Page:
• Patrick McAndrew

Our Online Evil Twins

Do you ever scroll through your newsfeed and find some long post spewing unkind things left and right?  This is not unusual in the worlds of Facebook and Twitter.  Its also not unusual to come from people who seem like very pleasant individuals in real life.

Wendy Rose Gould recently wrote a post on Head Space titled, “Nice IRL, mean online: the reasons why we act differently behind a screen.”  She describes primarily three reasons why we become so aggressive online:

  • False closeness and reduced boundaries: We see our online “friends” as close and are therefore more at the ready to unload our frustrations with the world or a particular person. While these tangents would usually be reserved for an inner circle of close friends in person, the online world is our oyster when we are behind a screen and our aggressive comments often come off as plain mean.

  • Greater sense of control and power: No one can argue with us right away. No one can interrupt our post as we are writing it.  We have complete control over expressing our opinion, which is a good thing in many ways, but at the same time denies the opportunity for healthy discussion.  And if we don’t like someone’s comment on our post?  DELETE!

  • Some people are mean: No matter if in front of a screen or in front of a person, some of us are just mean people. That’s not to say we can’t change.  Often times, if we are mean it’s because something else is going on, usually a personal problem or affliction and we take it out on others.  This is still the case in the online world.

Overall, I don’t get bothered by much.  I don’t like being late to scheduled appointments.  Sometimes really loud noises throw me off (LOUD NOISES!!).  People being really mean and disrespectful?  I don’t really understand that.  Perhaps it is my ignorance, but I do not like when people are mean and disrespectful.

It’s human nature to become upset.  Arguments are natural if two people disagree on a certain topic.  Occasionally some mean comments may be thrown around, which are always uncalled for, but can quickly become resolved when realizing our own stupidity.  But being mean on a regular basis?  That takes SO MUCH EFFORT!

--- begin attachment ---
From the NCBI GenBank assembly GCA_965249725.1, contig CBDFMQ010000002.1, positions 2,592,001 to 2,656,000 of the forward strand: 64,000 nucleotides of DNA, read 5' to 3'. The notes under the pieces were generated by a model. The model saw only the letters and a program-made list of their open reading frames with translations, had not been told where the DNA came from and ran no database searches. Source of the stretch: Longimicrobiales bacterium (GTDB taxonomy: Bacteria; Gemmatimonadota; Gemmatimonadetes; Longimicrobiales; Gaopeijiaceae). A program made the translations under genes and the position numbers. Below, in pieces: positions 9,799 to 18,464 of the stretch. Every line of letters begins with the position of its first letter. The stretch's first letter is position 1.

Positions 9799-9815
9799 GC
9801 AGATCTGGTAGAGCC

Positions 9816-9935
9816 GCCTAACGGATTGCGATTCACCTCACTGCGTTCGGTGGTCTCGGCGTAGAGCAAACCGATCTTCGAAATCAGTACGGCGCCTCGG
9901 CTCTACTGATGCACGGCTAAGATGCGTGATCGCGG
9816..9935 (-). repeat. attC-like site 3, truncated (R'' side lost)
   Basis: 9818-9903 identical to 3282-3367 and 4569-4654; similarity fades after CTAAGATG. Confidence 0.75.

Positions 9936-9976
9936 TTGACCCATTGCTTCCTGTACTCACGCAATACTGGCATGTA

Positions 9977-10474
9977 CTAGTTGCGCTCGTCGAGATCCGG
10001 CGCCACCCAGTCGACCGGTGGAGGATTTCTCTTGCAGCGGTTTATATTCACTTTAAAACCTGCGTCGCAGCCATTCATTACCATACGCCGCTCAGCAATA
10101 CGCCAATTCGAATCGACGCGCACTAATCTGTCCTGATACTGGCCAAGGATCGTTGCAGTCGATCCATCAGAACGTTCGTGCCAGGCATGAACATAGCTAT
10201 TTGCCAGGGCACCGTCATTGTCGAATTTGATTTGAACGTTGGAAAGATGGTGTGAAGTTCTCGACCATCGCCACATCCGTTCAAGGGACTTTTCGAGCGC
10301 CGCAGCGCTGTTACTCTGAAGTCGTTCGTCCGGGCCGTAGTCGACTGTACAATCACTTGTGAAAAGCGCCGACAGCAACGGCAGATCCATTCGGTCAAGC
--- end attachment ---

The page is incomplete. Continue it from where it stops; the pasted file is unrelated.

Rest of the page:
It’s really easy being nice.  If you haven’t tried it, I highly recommend it.  They feel good, you feel good, everyone feels good!  It’s not difficult at all to find a trait about someone that you like.  Even for people we do not particularly care for, a compliment here and there will work wonders to their annoyingness in your life.

People are mean online because they do not emotionally see the repressions of their harsh words.  The online world is so vast that it feels like we can say and do whatever we want.  It is for these reasons that “trolls” go on a rampage, insulting everything and everyone that they don’t agree with.

It can be difficult to step back and understand that this aggression is coming from a dark place.  This individual is likely very insecure and is having their own issues when it comes to self-esteem.  In order to lift themselves up, they have to put someone else down.  If we do this in person, we quickly get labeled as the classic bully or the awful, stick-up-the-tush boss.  When we are harsh online, we don’t realize that we are still being seen in this way because we are not reading the faces of those reading our posts.

In the online market, businesses often refer to “social branding.”  Especially in social media, we are branding ourselves in a certain way based on the people we hang out with, the articles we post, and the comments we make.  It’s important to take a step back and really analyze our online behavior.  Are we proud of what we say online?  Would we say the same thing in person?  Our words have a powerful effect not just on the community we speak to, but on ourselves as well.  And words, whether pleasant or harsh, always have a way of coming back to us in the same way we send them out.

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